She is entertaining. Steals the pan from my moose-like horse and loves to run around getting everyone else worked up. Hates dogs (I've heard this about mules, not sure about donkeys). Great companion for the retired horse, and eventually will be a buddy for my IR horse since they have similar needs (no grass, grain, etc.).

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                        • #13
                          Be careful with the mini donks. There are horses that do not like them and even horses like mine who will try to kill them. Pal mare had a complicated horrible past. Humans loved her but other equines and animals were not her favorite. Not all horses like mini horses either so just be careful.
                          Adoring fan of A Fine Romance
                          Originally Posted by alicen:
                          What serious breeder would think that a horse at that performance level is push button? Even so, that's still a lot of buttons to push.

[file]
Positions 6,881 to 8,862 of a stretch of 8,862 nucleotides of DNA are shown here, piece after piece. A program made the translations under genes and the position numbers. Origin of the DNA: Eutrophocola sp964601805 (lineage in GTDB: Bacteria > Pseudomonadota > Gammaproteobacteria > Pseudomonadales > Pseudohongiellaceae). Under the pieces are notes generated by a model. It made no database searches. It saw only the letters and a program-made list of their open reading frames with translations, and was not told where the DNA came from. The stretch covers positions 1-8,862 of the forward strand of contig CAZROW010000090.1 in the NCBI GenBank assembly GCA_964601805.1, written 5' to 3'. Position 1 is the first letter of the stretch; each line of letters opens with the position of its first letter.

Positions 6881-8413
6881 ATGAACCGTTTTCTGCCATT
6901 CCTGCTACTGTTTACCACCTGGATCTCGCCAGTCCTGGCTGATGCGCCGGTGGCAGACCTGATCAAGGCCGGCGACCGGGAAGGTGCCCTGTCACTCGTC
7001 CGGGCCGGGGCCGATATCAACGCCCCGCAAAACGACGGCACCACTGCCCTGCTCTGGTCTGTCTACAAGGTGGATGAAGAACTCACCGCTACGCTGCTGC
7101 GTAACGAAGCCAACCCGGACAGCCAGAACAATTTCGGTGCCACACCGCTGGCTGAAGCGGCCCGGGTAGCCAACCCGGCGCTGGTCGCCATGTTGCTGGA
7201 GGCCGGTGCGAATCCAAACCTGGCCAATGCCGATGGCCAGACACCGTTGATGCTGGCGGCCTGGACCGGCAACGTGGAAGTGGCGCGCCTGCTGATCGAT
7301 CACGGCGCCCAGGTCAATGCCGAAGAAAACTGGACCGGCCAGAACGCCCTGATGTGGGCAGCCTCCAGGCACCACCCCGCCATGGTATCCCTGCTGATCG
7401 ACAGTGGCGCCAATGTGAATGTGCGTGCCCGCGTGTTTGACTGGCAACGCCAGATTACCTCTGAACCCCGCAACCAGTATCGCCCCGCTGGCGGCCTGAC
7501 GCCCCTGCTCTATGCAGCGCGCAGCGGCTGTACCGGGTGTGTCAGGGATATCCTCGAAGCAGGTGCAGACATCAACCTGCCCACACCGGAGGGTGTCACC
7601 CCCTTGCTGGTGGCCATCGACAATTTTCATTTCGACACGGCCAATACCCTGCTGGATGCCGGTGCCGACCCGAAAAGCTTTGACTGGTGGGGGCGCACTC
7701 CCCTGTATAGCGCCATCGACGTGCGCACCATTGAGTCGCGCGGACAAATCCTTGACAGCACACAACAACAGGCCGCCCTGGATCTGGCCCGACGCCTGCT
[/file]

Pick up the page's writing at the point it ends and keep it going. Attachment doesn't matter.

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                          • Original Poster

                            #14
                            Originally posted by amastrike View Post
                            I fail to see the problem here.
                            i just am not thrilled with possibly having another mouth to feed, and I am nervous about not knowing anything about them. I know what a disaster it would be to give someone a horse who had never ever been around one before. So are donks a little more user-friendly?
                            http://www.facebook.com/pages/Fentre...24774504235082

                            http://fentressfieldsequestriancenter.com/

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                            • #15
                              Low starch diet....George gets corn with his grain. Low treats cause they can be pretty easy keepers.

                              Same shots, trimmings, dewormer as horses.

                              Only thing is...the cold. Donkeys do NOT do well in the cold....see thread "Jingles for George" to see why. Blanket often and heavy. ALWAYS have a shelter. and in the winter you have to watch them like a hawk.